Trubetzkoy (1958/69) proposed that natural languages fall into two groups, mora-counting and syllable-counting languages, according to the smallest prosodic unit used in that language. Japanese has been classified as a mora language, whereas English is labeled a syllable language. This proposal has been taken for granted over the decades and has been interpreted as suggesting that the mora and the syllable are mutually exclusive within a single prosodic system. This paper challenges this interpretation by demonstrating that at least one major role which the mora plays in Japanese is observed in syllable-based languages as well and, moreover, that the syllable plays a pivotal role in a wide range of linguistic phenomena in the putatively mora-based system of (Tokyo) Japanese.
Human beings innately have two neuropsychologically different rhythm processing systems: holistic and analytic. The former copes with rapid tempos of rhythm with less than 330ms inter-beat intervals (IBIs), and the latter with slow ones with more than 420ms IBIs. These two systems constitute a hierarchical structure: the holistic system comprises the base, and the analytic system, the superstructure component. These systems and their relationship were detected in Kohno's accumulated experiments using a split-brain patient, a patient with pure anarthria, and normal persons as subjects (Kohno, 1992, 1993, etc.). On the basis of these experiments, the underlying reasons for correction of truisms long-held by phoneticians will be discussed and the following claims will be made: 1) The traditional dichotomy of speech timing such as 'stress-timed' and 'syllable-timed' should be reclassified into 'stress-timed' and 'mora-timed'. 2) 'Mora-timed' is not a subcategory of 'syllable-timed'. 3) Equal interval accent is not a language universal, but a language specific. The timing regulation mechanism in a mora-timed language and the possibility of foot structure in Japanese (cf. Poser, 1990) will also be discussed.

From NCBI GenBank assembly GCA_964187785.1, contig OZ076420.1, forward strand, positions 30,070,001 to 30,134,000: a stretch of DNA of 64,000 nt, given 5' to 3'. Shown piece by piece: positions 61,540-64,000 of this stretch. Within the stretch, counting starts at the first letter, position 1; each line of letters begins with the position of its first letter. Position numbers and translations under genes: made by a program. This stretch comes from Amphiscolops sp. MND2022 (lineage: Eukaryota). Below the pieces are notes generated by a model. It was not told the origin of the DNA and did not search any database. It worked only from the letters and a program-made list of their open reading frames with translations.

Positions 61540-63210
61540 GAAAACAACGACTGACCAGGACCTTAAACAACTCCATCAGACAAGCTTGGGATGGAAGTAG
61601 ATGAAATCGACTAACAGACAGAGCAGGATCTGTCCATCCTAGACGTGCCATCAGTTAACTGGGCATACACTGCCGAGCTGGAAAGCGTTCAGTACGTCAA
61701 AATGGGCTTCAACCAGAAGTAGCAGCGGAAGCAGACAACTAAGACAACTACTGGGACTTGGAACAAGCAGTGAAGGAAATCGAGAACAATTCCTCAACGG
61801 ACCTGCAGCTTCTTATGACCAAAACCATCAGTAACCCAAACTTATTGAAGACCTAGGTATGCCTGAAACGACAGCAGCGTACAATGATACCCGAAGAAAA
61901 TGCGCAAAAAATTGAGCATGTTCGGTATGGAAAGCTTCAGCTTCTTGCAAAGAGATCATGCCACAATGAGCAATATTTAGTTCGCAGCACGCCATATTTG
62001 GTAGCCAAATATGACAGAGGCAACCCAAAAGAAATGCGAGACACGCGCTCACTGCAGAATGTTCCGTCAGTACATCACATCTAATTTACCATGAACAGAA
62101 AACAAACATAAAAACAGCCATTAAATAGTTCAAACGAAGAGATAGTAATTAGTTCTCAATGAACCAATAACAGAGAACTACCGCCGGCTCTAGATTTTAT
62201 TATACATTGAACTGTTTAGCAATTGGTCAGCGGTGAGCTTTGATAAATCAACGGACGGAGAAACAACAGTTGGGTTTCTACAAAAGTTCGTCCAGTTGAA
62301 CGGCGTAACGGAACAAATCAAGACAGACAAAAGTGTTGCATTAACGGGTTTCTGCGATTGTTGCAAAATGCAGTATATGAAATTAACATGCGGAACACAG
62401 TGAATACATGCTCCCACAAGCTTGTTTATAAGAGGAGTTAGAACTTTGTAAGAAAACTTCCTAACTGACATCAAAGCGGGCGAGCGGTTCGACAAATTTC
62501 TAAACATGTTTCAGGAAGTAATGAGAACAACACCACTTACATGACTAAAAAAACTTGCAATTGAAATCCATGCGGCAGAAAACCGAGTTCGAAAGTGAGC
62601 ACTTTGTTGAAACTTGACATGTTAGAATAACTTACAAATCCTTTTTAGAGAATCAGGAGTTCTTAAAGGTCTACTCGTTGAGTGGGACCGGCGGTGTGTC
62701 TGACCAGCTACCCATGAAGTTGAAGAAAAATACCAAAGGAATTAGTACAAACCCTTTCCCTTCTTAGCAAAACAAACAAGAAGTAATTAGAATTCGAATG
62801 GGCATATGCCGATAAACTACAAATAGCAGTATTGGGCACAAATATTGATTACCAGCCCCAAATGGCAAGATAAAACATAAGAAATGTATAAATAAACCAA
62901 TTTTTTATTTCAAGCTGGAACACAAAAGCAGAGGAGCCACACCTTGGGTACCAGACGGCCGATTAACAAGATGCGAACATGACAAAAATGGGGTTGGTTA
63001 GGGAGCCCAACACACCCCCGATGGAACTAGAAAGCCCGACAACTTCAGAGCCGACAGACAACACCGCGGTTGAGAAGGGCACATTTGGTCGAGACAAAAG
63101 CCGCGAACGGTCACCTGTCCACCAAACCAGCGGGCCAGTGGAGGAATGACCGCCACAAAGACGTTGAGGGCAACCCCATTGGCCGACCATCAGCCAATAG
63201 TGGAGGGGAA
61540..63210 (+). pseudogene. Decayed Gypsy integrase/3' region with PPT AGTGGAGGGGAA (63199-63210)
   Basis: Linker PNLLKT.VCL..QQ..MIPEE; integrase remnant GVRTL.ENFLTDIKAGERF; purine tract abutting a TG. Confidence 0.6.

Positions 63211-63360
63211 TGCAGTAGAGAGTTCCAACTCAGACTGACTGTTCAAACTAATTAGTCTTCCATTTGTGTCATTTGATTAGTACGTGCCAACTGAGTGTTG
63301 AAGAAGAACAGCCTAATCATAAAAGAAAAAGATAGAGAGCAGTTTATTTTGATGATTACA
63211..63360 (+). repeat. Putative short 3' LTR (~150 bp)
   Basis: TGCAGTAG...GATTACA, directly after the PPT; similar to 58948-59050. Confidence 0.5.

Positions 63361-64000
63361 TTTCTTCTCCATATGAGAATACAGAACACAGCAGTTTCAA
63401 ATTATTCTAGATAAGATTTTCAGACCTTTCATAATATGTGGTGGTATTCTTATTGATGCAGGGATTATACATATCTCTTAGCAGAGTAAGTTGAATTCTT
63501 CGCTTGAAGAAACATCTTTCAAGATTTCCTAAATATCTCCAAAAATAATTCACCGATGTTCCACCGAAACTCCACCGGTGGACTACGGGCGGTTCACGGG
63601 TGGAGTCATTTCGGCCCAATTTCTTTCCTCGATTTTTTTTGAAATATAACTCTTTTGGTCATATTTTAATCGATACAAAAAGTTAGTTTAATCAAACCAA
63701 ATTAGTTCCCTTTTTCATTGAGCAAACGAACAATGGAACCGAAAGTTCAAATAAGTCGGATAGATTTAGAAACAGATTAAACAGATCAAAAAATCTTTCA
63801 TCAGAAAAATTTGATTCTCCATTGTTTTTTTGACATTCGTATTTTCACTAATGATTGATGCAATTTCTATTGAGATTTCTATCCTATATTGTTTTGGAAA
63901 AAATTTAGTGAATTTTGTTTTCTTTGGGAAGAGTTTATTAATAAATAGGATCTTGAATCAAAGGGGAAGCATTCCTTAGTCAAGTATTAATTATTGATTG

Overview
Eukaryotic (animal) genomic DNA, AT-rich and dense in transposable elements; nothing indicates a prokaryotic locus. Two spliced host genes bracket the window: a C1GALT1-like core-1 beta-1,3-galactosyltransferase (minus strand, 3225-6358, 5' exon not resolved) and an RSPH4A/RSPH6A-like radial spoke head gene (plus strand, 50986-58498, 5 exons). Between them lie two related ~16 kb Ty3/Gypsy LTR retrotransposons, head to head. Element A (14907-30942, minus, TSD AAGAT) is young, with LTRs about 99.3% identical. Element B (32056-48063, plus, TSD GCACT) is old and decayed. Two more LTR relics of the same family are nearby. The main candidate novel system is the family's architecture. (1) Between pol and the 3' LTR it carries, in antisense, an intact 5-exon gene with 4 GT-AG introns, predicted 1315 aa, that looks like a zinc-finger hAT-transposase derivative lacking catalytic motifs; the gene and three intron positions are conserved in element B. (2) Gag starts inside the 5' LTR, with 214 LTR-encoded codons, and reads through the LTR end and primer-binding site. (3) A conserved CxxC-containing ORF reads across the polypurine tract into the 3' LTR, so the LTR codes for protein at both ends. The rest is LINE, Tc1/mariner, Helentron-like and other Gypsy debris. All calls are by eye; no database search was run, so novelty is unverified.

This paper rejects Matsumoto's (1984, 1995) arguments that o1 and o2 in Old Japanese (OJ) are allophones of the phoneme /o/. Matsumoto claims that a restricted distribution of the phonetically unmarked o1, its low frequency, and the anomalous direction of its merger with o2 should be regarded as denoting their status as allophones, rather than two different phonemes. The phonological distinction of vowel quantity in OJ and pre-OJ, and Short-mid-vowel-raising in pre-OJ (Hattori 1976, 1979a, b) and Vowel-shortening, which shortens the vowel of the first syllable in a disyllabic morpheme containing two long vowels in pre-OJ, can explain all the alleged anomalies and serve to invalidate Matsumoto's arguments.
Hardly any research on the rhythm of spoken Japanese, particularly the rhythm of casual speech has been conducted, although there are some studies on the rhythm of short phrases and verses. This is because the rhythm in fast and casual speech is complex due to contractions and prolongations of syllables. As we are interested in teaching the rhythm of spoken Japanese to foreign learners, we are conducting contrastive studies of rhythms of Japanese and other languages with TEMAX, which processes spoken language automatically and shows rates of speed of utterances. We suggest how to improve TEMAX so that it can be utilized in teaching the rhythm of spoken Japanese.